below 37 degrees uses each drying cycle. As you can see, electricity
extra energy. • Periodically check your ﬂexible metal dryer vent touches nearly every part of
• Setting your freezer hose to ensure it is still tightly connected and not our lives. The good news is
below 0 degrees uses kinked. that you control your electric
extra energy. usage.
• Replace aging, inefﬁcient The even better news is
appliances. Even if the that your local electric coopera-
appliance has a few useful years left, replacing Home electronics and small appliances tive or municipal is willing and
it with a top-efﬁciency model is generally a good • In the average home, 40 percent of all electricity ready to do whatever it takes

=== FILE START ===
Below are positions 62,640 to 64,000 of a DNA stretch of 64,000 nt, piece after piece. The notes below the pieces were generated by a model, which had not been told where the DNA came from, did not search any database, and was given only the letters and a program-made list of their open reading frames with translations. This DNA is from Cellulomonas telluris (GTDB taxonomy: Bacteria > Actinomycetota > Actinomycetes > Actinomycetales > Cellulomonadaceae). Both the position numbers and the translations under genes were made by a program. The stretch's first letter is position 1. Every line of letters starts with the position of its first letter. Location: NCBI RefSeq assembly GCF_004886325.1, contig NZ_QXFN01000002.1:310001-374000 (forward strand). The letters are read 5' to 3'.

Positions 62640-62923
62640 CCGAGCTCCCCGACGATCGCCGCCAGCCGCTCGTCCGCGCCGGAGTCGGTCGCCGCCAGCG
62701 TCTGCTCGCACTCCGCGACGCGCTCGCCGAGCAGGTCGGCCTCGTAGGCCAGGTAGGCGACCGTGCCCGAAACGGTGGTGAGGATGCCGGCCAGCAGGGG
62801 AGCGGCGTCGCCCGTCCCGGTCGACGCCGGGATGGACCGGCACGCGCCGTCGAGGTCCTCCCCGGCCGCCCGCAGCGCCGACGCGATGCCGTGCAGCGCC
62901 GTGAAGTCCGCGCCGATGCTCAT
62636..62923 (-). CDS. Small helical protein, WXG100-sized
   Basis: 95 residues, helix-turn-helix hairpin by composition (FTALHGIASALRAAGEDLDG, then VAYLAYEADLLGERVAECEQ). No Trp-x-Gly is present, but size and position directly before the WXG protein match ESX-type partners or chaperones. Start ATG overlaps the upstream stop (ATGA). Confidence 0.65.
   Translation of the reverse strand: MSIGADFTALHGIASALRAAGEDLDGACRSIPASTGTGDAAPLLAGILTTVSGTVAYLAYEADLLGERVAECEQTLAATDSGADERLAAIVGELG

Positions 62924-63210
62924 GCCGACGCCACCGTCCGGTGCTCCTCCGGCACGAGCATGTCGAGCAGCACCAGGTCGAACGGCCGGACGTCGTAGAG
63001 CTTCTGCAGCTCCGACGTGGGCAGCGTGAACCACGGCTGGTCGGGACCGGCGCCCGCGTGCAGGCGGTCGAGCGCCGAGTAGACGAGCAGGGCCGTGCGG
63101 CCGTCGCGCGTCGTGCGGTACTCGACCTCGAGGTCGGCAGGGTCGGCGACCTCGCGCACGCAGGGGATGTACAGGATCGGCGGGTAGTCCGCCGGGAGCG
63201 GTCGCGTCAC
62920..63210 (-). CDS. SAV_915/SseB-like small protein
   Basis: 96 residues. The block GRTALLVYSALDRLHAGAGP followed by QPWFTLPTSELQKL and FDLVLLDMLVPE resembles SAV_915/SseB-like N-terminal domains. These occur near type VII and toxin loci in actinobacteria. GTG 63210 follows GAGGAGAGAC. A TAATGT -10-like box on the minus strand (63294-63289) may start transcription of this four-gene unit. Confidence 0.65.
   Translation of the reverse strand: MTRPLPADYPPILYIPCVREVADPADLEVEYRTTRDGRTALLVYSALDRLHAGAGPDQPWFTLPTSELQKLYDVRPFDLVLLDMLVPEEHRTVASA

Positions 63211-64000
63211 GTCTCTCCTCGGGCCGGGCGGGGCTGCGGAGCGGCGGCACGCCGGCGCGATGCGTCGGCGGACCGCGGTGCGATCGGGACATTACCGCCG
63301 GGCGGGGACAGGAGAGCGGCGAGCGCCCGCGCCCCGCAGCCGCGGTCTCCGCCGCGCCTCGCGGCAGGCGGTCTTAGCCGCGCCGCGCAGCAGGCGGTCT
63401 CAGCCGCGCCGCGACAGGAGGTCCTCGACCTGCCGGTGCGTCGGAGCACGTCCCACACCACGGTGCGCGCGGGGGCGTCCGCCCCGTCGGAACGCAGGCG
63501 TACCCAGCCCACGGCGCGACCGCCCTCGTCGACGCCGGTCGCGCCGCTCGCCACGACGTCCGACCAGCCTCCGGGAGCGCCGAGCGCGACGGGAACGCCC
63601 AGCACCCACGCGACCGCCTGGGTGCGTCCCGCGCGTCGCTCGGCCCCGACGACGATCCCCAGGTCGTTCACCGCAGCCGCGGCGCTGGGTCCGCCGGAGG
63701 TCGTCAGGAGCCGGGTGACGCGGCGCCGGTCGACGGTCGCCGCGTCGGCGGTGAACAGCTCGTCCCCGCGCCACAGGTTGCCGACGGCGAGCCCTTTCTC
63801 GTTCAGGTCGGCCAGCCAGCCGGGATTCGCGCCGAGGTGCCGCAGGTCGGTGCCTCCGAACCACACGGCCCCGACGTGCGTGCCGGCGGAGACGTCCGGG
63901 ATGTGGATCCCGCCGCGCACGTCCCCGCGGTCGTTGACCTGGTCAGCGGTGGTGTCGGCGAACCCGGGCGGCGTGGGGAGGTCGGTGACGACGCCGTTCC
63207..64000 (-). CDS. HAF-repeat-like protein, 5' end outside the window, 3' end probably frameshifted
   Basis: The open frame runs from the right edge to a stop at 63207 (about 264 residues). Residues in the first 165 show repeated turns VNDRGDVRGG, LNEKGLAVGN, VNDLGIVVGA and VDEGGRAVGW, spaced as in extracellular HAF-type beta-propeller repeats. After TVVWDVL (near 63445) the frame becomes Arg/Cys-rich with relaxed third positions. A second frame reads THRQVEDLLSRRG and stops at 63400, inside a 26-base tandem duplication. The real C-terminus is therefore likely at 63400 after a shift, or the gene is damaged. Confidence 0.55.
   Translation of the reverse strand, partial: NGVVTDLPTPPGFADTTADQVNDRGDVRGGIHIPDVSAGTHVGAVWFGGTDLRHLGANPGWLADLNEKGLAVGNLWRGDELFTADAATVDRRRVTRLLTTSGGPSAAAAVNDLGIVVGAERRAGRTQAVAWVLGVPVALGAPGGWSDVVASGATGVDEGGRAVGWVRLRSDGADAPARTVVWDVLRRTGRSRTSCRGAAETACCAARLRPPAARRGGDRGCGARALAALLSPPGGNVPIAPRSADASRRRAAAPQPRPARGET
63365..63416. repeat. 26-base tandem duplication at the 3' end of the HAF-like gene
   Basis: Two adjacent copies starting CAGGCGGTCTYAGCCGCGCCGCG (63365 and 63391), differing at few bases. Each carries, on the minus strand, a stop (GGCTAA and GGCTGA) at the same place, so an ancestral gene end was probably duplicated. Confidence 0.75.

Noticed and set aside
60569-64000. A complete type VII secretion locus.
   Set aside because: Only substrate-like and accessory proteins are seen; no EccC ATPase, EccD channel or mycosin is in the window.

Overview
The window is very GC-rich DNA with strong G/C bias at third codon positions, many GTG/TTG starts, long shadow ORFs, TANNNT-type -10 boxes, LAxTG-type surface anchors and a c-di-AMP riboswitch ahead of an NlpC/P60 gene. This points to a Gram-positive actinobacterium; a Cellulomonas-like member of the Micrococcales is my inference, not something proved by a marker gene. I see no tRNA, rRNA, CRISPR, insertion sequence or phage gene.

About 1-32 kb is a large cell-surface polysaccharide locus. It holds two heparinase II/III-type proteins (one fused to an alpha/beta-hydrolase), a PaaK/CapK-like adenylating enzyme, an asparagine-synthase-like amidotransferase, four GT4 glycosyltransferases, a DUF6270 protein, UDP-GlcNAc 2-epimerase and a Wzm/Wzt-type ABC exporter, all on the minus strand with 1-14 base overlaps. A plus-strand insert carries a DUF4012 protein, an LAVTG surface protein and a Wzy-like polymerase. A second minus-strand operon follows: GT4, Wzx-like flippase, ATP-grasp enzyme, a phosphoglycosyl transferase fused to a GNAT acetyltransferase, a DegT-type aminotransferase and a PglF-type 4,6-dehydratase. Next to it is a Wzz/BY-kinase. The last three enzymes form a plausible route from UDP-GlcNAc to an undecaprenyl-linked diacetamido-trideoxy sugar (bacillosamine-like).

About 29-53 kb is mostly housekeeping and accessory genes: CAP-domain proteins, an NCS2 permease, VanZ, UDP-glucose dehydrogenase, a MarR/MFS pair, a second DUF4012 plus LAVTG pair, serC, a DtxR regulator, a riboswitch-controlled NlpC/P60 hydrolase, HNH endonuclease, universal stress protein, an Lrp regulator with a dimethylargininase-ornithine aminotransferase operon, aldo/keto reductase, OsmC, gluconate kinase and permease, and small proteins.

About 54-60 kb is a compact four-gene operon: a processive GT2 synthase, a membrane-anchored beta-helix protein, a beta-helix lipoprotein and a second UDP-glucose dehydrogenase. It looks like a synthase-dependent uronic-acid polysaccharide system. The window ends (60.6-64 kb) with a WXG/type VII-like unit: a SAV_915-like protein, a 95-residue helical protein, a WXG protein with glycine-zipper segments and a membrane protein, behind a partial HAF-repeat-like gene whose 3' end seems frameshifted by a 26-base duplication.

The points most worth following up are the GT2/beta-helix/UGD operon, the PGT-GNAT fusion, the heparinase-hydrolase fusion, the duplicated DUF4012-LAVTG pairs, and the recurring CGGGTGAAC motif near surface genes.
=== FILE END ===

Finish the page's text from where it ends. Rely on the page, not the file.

investment. used to power home electronics is consumed to help you make your home,
while the products are turned off. If you don’t farm, school or business as
intend to use it soon, unplug it until your next use. energy efﬁcient as possible.
Lighting • Use small appliances Off-peak electric heating,
where possible; a larger for example, is one of the best
Take a look at the lights you burn. Consider
cooking appliance will cost-saving options available
use more energy and for heating your home. Your
• A 100-watt lamp costs roughly a penny an hour to may not be required. family can enjoy the conve-
operate. • An electric kettle uses nience of electric heat and
• Consider replacing incandescent less energy than stove save money, too, by installing
with energy-saving compact ﬂuores- top boiling. off-peak electric heating in your